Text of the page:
ch20 notes - Chapter 20 Notes Drifting Toward Disunion...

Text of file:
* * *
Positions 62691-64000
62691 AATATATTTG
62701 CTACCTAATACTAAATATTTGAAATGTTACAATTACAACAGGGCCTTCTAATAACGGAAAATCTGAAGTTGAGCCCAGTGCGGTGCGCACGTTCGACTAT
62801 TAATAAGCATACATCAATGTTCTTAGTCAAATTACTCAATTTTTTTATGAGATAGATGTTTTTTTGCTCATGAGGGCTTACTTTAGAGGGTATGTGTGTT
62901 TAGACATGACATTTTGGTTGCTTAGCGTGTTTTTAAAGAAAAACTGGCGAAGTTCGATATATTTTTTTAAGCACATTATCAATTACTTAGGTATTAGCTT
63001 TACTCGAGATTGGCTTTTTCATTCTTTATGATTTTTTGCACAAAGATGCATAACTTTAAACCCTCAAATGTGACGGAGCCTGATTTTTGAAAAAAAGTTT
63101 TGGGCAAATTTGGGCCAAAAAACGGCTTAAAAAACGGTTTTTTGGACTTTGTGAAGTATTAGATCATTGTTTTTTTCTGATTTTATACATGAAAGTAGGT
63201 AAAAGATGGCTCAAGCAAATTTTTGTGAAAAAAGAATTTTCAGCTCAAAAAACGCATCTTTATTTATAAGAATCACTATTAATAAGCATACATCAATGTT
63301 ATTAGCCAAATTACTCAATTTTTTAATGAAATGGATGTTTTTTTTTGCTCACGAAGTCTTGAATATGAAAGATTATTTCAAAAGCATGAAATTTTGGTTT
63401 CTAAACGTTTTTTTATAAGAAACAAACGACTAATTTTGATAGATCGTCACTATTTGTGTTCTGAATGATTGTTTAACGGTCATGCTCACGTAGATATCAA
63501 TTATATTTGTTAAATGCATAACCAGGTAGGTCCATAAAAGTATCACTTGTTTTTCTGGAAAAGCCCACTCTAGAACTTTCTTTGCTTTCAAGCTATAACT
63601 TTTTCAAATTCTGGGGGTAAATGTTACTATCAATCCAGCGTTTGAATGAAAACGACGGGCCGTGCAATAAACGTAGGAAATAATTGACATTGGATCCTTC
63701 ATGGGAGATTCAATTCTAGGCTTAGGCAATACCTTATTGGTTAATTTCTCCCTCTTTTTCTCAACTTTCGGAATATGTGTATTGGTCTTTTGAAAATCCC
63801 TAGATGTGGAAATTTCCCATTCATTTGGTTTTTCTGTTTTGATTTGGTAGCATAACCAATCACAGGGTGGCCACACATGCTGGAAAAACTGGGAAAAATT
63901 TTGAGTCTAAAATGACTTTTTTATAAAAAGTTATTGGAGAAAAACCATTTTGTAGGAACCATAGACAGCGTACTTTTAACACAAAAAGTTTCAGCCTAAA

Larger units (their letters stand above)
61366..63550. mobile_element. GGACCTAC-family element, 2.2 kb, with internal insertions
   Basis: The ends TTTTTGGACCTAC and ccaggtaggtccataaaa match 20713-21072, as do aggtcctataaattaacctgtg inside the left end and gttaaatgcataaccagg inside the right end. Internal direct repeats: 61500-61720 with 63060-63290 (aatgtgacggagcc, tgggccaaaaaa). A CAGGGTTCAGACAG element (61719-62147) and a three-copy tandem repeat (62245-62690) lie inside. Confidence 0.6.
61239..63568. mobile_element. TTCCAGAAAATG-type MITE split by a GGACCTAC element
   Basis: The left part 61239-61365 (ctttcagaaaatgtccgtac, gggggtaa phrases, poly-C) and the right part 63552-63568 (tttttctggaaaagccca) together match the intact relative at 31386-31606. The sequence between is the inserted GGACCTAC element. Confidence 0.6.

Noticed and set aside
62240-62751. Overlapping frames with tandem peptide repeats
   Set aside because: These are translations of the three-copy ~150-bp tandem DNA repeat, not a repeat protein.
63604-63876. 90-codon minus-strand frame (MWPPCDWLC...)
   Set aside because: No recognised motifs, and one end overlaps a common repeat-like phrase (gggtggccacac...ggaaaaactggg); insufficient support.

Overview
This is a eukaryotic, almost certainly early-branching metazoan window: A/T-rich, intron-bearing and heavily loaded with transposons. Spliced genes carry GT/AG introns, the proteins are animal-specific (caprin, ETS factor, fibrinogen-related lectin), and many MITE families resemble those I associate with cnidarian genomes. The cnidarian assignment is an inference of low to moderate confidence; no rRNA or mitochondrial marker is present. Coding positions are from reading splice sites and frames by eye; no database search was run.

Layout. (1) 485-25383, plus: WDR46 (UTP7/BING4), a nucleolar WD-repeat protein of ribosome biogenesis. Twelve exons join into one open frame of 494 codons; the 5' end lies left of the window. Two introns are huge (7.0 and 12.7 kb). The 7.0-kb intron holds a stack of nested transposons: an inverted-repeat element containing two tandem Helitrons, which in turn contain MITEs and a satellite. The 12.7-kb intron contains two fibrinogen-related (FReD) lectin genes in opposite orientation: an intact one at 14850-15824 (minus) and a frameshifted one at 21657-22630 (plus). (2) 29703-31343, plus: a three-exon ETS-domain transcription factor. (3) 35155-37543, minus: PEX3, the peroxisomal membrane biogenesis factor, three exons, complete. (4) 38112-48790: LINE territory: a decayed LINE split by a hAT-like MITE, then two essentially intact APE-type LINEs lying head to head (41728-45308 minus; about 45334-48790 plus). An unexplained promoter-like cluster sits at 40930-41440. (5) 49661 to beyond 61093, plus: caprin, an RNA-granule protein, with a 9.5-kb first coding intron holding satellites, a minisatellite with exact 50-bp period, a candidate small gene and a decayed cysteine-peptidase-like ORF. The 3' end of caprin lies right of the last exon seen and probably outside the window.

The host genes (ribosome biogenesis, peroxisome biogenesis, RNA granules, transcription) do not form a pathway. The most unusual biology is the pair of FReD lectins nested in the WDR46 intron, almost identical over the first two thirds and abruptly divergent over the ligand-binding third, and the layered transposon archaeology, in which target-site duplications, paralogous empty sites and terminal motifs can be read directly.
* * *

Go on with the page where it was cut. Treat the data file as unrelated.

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Chapter 20 Notes Drifting Toward Disunion 1854-1861 Stowe and Helper: Literary Incendiaries Harriet Beecher Stowe published Uncle Tom’s Cabin in 1852 to awaken the North to the wickedness of slavery by exposing its inhumanity. I. It helped start the Civil War, but it also helped win it. II. Many Northerners completely swore off the Fugitive Slave Law. III. It was very popular abroad, especially in England and France. Hinton R. Helper published The Impending Crisis of the South in 1857. I. He suggested that the nonslaveholding whites were the ones who suffered most from slavery. II. The South banned the book, but the Northern Republicans used it as campaign literature. The North-South Contest for Kansas Many Northerners began to migrate to Kansas, some sent by the New England Emigrant Aid Company to forestall the South. I. The South were outraged that there was now a possibility that Kansas would be free from slavery. On election day in 1855, proslaveryites poured in from Missouri to vote and they won; they set up a puppet government at Shawnee Mission. I. The Free-Soilers set up their own government in Topeka. In 1856, a group of proslavery raiders shot up and burned part of the free-soil town Lawrence, a prelude to a bloodier tragedy. Kansas in Convulsion John Brown, an abolitionist, led a band of his followers to Pottawatomie Creek in May 1856 where they slaughtered 5 proslaveryites. By 1857, Kansas had enough people to apply for statehood. I. The proslaveryites drafted the Lecompton Constitution, which infuriated free- soilers, who in turn boycotted the polls. II. It was passed with slavery. III. The new president Buchanan supported it. III.a. He helped bring about the end to the Democratic Party. IV. Senator Douglas fought against it and helped submit the entire Lecompton Constitution to a popular vote, where it was voted down by free-soilers. “Bully” Brooks and His Bludgeon Senator Charles Sumner, a highly disliked abolitionist, made “The Crime against Kansas” speech, which condemned proslavery men and insulted South Carolina and its senator. Congressman Preston S. Brooks of South Carolina, angered by Sumner’s speech, beat him with a cane until it broke.

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